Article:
I can relate to what Paul says here, although not quite to the point of wishing I myself were cursed and cut off. As Paul loved his people, I love God’s people and I have a burning passion for the work of the Holy Spirit in the churches. I pray often for the churches and for friends who are pastors with many tears of passion and love, with great thankfulness for what the Holy Spirit is doing among God’s people. It seems that I can barely visit a new church without soon being in tears…I frequently weep half of the time when I’m in a Christian meeting, and it’s because I recognize what the Holy Spirit is doing, I see how he’s moving in people’s lives, and I put all my heart and soul into agreeing with the work of the Holy Spirit.
Yes, I’ve often been alone and felt God’s glory on me like a weight, but the greatest manifestations of God’s glory have usually been in gatherings with other Christians. I don’t want to live if not for Jesus and for his purposes with the church. My life’s passion is to see people know and experience God’s glory, and to see God’s glory manifest in and through Christ’s body the church.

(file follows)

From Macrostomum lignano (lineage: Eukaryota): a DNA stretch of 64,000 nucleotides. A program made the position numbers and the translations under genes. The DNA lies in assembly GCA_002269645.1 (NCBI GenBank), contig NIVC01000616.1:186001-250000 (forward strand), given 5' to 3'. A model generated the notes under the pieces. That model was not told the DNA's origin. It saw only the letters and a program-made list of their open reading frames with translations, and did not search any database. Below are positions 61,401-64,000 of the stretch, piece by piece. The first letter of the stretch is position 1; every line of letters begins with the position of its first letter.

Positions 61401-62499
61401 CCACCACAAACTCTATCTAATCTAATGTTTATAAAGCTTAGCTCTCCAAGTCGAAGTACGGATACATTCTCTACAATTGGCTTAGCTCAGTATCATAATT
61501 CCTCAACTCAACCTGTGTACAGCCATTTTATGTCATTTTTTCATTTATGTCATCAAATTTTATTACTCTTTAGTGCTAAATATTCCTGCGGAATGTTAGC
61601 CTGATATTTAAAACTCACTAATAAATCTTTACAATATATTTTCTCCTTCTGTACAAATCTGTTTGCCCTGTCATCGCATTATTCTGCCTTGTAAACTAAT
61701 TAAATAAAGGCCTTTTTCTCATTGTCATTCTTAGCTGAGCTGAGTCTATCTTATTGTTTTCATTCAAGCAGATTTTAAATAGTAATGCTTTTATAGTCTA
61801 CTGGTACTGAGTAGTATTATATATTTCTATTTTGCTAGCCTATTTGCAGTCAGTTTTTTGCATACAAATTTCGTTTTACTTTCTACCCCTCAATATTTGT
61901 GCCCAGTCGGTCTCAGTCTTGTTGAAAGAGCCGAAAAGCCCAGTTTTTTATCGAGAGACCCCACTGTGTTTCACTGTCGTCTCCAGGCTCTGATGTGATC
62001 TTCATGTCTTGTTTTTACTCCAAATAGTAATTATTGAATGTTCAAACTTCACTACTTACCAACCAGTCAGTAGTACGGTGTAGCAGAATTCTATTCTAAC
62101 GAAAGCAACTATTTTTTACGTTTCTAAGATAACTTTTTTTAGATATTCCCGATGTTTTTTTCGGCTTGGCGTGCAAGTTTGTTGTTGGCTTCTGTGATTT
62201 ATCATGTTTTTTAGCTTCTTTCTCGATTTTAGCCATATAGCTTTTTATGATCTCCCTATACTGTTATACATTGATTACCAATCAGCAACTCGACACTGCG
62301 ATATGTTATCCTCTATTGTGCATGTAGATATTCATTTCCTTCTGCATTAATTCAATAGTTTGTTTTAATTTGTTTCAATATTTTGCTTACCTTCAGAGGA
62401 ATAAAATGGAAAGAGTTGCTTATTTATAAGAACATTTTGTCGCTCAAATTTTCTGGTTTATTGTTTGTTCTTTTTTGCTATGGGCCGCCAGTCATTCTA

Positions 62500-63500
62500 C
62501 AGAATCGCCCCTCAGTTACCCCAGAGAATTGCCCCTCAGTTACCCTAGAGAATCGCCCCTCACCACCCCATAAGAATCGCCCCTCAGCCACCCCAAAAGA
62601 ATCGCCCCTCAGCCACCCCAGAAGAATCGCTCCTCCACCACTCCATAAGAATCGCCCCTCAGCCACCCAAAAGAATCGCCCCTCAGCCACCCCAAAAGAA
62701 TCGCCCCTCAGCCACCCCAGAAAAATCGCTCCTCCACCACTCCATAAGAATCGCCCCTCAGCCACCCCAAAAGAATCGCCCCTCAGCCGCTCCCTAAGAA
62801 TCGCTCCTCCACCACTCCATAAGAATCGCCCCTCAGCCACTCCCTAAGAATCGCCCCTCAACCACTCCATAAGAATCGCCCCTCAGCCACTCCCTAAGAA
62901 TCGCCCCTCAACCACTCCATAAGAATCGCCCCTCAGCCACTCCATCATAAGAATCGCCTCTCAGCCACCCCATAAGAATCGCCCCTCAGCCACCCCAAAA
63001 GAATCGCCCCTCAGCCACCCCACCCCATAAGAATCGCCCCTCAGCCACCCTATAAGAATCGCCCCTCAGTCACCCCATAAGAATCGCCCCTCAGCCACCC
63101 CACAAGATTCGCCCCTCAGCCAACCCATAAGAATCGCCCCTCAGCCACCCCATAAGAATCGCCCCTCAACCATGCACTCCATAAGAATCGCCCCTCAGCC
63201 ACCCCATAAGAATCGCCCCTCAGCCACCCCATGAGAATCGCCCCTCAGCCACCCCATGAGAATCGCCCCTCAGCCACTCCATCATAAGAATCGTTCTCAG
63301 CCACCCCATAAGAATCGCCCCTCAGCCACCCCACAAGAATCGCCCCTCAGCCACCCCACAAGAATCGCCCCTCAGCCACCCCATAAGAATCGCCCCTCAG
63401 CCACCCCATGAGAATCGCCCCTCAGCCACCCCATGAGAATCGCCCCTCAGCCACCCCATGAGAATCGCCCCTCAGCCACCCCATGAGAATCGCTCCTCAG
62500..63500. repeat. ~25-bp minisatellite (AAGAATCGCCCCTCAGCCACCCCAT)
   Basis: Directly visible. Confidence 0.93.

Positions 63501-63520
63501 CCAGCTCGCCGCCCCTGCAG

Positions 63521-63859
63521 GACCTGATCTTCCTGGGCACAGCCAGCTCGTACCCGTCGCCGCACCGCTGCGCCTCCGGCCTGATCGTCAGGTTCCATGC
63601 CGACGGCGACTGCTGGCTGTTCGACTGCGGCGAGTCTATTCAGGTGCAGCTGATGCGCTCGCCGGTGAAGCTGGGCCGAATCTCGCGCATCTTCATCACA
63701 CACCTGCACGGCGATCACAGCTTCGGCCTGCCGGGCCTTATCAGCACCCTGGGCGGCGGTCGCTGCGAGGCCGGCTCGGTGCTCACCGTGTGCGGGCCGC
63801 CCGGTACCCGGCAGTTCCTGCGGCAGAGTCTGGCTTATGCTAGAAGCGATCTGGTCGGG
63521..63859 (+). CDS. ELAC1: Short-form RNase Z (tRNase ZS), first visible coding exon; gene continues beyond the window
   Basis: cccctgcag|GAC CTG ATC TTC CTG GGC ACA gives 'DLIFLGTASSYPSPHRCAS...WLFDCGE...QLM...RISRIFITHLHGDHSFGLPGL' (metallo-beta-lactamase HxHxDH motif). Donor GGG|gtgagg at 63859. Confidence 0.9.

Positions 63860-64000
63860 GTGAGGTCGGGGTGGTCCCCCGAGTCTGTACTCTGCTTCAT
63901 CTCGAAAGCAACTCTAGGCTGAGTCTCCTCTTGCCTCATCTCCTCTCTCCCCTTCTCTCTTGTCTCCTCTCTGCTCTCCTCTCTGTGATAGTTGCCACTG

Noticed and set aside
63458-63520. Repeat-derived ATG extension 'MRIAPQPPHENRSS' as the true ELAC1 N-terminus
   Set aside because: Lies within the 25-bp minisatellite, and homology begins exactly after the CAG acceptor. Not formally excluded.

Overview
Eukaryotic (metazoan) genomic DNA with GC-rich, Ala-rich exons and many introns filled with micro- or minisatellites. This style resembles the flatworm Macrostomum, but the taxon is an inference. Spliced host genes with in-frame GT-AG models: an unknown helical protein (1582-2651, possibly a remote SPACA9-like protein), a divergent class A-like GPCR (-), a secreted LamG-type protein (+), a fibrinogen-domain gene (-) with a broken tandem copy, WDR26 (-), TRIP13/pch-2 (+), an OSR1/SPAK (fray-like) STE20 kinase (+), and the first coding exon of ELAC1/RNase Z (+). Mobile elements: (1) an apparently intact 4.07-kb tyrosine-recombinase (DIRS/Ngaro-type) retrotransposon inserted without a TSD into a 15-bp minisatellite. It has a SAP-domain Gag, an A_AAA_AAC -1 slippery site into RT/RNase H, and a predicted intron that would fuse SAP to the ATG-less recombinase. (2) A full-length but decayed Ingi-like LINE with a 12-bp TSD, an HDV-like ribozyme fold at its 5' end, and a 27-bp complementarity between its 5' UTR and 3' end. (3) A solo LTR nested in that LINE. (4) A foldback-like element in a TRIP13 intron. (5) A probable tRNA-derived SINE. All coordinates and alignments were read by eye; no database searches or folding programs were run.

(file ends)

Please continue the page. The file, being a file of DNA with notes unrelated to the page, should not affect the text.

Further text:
Yet some serious issues today have hindered the church from manifesting Christ’s glory more fully. The church today has often sent a mixed message…the declaration of truth brings a manifestation of God’s glory, but it only goes so far if the church then contradicts itself and teaches people to pursue by works that which is only available by God’s grace. For example, so many times I have been deeply grieved to hear a preacher from the front connecting people’s monetary offering to receiving their healing. People were receiving from God by grace, God’s glory was manifesting among the people, but then confusion was brought in.
God is my witness of the many tears I’ve shed in prayer over this issue. God’s given me a commission to strengthen the church and to encourage pastors. Yet talking about the tithe will often close doors to ministry if you don’t agree with it. So I have put much prayer into asking God for wisdom about how to discuss these serious issues. I recently shared my position with two Brazilian pastor friends who I’ve been talking to and praying for. Thank God they understood where I’m coming from!